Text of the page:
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A Letter to My Teenage Son About Sexual Assault

My hopes and advice for you about healthy masculinity.

Dear Son,

I wrote a letter to your sister about sexual assault, after some incidents at her school made me realize there were some things I wanted to share. You’re a little younger, but I want you to be part of that conversation too. More importantly, and as I told your sister, I have faith that you can be part of the solution.

Your father and I are very proud of you and happy to see you growing into a young man. Just like with your sister, we look forward to watching you explore new relationships and new horizons, and we want you to be confident in your sexuality.

In some ways, I wish I could write the same letter to you that I wrote to her, but you face different challenges. As I watch you learn what it means to be a man, I worry not only that you might be sexually victimized yourself, but also that you will get exposed to distorted views of sexuality and pressured to go along with aggressive behavior.

Probably your biggest challenge will be to stand up for a culture of respect. The strongest person in any group of boys is not the one who is bragging about humiliating or even hurting women, making sexist jokes, and using homophobic slurs as casual insults. You’ll almost certainly hear some of these kinds of comments. Who am I kidding? You probably already have. Don’t listen to those boys, many of whom are driven by their own insecurity. The strongest boys are the ones who have the courage to avoid hurtful behaviors and not laugh or encourage it in others. Boys who fall for phony bragging by other boys are at higher risk of committing a sexual assault. As you grow into a young man, know that manhood and respect for women go hand in hand.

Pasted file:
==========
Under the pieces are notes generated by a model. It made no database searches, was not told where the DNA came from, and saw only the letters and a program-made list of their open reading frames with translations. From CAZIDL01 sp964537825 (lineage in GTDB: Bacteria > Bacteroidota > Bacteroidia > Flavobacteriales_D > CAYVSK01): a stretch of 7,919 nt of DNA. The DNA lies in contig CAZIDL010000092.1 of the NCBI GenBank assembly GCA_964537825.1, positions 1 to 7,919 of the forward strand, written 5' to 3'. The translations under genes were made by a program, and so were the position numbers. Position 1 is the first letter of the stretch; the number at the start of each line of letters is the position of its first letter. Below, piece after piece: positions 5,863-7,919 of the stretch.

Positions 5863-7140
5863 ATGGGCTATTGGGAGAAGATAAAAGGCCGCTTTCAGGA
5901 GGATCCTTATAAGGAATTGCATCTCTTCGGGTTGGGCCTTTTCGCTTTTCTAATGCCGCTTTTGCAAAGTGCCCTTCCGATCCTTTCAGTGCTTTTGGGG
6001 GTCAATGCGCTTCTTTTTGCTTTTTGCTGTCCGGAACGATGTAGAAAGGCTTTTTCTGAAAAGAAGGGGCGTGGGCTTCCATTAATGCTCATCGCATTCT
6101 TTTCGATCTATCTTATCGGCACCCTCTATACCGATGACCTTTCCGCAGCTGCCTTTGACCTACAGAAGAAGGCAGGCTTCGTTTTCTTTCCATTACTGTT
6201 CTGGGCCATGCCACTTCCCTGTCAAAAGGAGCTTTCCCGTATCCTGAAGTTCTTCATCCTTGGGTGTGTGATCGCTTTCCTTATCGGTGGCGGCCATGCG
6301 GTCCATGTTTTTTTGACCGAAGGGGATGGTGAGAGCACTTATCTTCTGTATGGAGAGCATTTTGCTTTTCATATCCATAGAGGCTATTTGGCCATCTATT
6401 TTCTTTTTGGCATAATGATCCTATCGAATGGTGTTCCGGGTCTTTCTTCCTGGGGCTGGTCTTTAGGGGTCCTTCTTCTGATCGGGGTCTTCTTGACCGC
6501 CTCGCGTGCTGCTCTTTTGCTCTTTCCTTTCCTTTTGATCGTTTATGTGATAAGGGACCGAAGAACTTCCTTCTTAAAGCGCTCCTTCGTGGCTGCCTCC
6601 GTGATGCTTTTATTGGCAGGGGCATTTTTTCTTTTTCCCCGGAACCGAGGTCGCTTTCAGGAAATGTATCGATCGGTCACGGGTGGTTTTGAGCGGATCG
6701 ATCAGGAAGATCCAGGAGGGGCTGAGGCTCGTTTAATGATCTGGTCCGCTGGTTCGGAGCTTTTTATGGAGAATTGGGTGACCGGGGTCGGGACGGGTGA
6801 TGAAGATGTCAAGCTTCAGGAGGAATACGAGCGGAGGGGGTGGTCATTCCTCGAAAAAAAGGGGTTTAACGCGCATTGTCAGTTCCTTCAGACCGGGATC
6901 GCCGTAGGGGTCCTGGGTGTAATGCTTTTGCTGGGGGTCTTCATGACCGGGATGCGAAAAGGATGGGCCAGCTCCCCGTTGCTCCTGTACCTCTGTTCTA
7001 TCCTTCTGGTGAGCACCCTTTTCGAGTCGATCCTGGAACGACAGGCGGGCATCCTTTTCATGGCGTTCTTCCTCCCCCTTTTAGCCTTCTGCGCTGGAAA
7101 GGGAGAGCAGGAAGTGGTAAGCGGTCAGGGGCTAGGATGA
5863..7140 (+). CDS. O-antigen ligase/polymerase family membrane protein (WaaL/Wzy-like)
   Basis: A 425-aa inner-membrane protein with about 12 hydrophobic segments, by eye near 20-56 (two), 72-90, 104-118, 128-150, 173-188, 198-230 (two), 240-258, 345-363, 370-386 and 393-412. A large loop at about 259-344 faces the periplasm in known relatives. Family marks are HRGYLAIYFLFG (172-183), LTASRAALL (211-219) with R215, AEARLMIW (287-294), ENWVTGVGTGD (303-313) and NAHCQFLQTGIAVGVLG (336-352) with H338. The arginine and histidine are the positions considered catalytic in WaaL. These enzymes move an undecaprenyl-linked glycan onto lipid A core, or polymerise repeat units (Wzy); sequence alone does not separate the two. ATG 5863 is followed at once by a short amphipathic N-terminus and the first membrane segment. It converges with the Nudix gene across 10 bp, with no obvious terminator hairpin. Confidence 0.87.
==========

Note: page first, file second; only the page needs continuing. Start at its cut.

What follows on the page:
You and your friends don’t need to worry about getting “left behind.” Your generation is having its first sexual experiences at older ages and waiting longer to get into serious relationships. Fewer than half of high school students have sex. Yup, you heard that right—most high school students are not having sex. About 1 in 4 people have their first sexual experience in their 20s, and most men don’t marry until their late 20s. Lots of boys—some bragging about experiences they don’t have, some just staying silent—are not as sexually active as you might think.

I wrote to your sister about being a good friend. Sticking by your friends when you go out is what I want you to do too. For young men, being a good friend also means be willing to speak the truth about sex. Know that if you wait for the right person and the right moment, you will be like most of your peers. In the meantime, being able to say “no” to a classmate or a teacher is just as important for you as it is for your sister.

Part of being a friend means choosing friends carefully. Sometimes a very hurtful culture emerges in certain sports teams, fraternities, and other groups. Look to the behavior of coaches and other leaders to get an idea of whether a group will offer a healthy environment. If coaches or advisors are using homophobic slurs or calling players “girls” when they are unhappy with their performance, then find another activity. If you are unable to avoid such groups, then find ways to show, verbally or non-verbally, that you are not interested in those kinds of comments. Your response can be subtle—a slight shake of the head, a slight turning away, or even muttering “not cool” under your breath. On the positive side, when you hear something good about relationships, respect, or sex, a nod or a few words of agreement help create a healthy culture.